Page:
Elections change political landscape

These events provided a livelier-than-usual backdrop to the announcement in mid February that the next general election would be held on 8 March, a year earlier than necessary. The government evidently wished to seek a renewed popular mandate before Anwar Ibrahim was allowed to return to politics in April 2008. Another reason may have been an expectation that the looming US recession would impact negatively on Malaysia’s economy.

The opposition parties set their sights on removing the BN’s two-thirds majority in the federal parliament and retaking Terengganu state. In the event, the extent of the BN losses caused widespread surprise. The three opposition parties – DAP, PAS and PKR – agreed to avoid contesting the same seats and presented themselves as the Barisan Rakyat (People’s Front), with Anwar playing the role of leader although not allowed to stand for parliament. Alongside widespread disillusionment with the BN and the blossoming of online newspapers and blogs – a vibrant and critical alternative to stodgy pro-government newspapers and TV channels – the opposition’s strategy brought stunning success. It was clear that a desire to punish the BN was now more important than inter-communal distrust, with significant numbers of Malays voting for the ‘Chinese’ DAP, and Chinese similarly voting for the ‘Malay’ PAS.

In the federal parliament, the three main opposition parties took 47% of the vote, compared with the BN’s 50%: only in 1969 did the opposition take a greater proportion. No less than 82 seats, 37% of the total 222, were won by the opposition, by far the largest number since independence. Among those who lost their seats were several BN ministers, including Samy Vellu, leader of the discredited MIC, and Shahrizat Abdul Jalil, deputy leader of UMNO’s women’s wing, who was defeated by Anwar’s daughter. At the state level, the BN was shocked to lose control of four states in the densely populated west of the peninsula: Kedah, Penang, Perak and Selangor. Though the opposition failed to win Terengganu, PAS strengthened its hold on Kelantan.

The election results set the scene for future political turmoil. There have been calls for Abdullah to step aside as leader of UMNO (and, therefore, the government), with a fierce contest to succeed him in prospect in party elections due in August. Unless he decides to step aside and support his anointed successor, Deputy Prime Minister and Defence Minister Najib Tun Razak, he may face a challenge from the veteran Tengku Razaleigh Hamzah, who has indicated his readiness to enter the leadership contest.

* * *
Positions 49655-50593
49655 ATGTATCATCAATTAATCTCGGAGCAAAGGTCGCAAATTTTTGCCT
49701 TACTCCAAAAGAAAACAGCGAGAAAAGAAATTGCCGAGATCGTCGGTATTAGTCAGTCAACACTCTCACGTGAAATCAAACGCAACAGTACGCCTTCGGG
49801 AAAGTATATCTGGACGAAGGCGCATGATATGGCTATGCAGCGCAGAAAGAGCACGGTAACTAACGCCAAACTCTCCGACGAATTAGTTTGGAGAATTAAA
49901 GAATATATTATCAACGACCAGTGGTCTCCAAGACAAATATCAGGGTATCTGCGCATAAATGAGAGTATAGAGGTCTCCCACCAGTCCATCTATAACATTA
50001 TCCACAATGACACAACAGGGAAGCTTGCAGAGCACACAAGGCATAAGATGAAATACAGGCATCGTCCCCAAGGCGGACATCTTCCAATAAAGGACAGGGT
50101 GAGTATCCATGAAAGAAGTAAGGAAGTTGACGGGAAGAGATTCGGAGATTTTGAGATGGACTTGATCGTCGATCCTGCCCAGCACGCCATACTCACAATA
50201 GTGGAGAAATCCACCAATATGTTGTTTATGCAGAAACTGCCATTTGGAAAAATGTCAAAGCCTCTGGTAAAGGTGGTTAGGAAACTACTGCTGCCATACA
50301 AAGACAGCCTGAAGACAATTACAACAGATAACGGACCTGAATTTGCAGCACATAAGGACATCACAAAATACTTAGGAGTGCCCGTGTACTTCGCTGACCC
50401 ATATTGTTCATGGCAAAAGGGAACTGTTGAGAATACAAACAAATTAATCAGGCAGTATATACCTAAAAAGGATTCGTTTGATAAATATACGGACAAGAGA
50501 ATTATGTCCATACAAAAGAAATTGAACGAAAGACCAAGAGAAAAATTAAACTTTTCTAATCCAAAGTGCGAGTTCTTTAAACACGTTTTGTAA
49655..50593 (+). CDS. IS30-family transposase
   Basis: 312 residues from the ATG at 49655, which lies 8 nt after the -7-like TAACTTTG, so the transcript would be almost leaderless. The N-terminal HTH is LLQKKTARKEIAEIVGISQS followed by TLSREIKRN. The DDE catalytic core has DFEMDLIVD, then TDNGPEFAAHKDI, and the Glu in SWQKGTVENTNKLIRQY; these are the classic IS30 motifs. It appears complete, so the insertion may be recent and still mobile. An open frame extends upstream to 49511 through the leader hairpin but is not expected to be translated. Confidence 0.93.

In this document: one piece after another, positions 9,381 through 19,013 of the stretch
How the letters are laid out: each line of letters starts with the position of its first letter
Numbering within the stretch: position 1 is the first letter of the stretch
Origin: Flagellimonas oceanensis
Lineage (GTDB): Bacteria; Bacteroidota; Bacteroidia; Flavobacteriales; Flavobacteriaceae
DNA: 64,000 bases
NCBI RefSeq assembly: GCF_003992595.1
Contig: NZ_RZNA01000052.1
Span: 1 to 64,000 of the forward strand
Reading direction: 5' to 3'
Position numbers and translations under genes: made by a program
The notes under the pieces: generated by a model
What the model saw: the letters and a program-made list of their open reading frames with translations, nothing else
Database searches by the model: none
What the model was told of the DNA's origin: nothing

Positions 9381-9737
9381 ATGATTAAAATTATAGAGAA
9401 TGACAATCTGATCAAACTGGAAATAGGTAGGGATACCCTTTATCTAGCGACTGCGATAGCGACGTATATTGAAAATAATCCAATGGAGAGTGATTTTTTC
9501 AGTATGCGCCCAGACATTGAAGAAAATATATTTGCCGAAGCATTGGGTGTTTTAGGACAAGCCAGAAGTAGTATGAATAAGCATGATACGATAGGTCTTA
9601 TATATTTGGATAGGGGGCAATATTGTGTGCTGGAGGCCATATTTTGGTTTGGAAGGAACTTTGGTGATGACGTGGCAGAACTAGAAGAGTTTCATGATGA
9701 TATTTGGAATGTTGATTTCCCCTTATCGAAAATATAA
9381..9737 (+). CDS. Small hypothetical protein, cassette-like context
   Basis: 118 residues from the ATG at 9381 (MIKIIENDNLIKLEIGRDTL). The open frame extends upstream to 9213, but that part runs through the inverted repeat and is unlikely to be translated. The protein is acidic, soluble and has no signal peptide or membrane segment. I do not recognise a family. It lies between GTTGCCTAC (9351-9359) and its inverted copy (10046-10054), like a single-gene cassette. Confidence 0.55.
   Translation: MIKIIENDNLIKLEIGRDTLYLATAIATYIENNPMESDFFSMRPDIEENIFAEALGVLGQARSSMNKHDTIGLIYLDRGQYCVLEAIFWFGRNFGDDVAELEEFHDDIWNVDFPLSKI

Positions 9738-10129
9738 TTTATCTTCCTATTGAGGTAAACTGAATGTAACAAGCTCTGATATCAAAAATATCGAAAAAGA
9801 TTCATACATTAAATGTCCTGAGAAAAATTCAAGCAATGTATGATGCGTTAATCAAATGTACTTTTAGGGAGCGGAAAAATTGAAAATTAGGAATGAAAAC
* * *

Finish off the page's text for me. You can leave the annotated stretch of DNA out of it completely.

Failure to respond to the message from the electorate could prove disastrous for UMNO and the BN. The opposition needs only 30 more seats to replace the BN. There is talk of potential defections to the opposition, particularly from the BN’s historically fickle component parties in Sabah and Sarawak. On the other hand, following the opposition victories at state level, there have been disagreements over the allocation of chief ministers’ posts, and it is unclear how successfully opposition parties will be able to reconcile their policy positions. There seems little doubt, though, that they will now seek to tighten their alliance, almost certainly under the leadership of Anwar, who expects to enter parliament following a by-election in his wife’s seat in April. The new DAP-led government in Penang has already spoken of dismantling pro-bumiputra policies. Political instability seems inevitable, though the trans-ethnic character of support for the Barisan Rakyat suggests that communal disturbances could be avoided.

The enlivening of Malaysia’s democracy will have important regional ramifications, notably by strengthening political pluralism within the Association of Southeast Asian Nations. There may be particular implications for neighbouring Singapore: though the two countries’ political circumstances are different, they remain closely linked in social terms. The Malaysian electorate’s impulse to vote for the opposition could prove contagious, particularly if the Malaysian case demonstrates that vibrant politics does not spell economic disaster. If Malaysia ultimately thrives under a more meritocratic system, the way would be open for closer collaboration with Singapore. In the immediate future, however, Singapore will be wary of the potential for Malaysian political turbulence to affect bilateral relations negatively.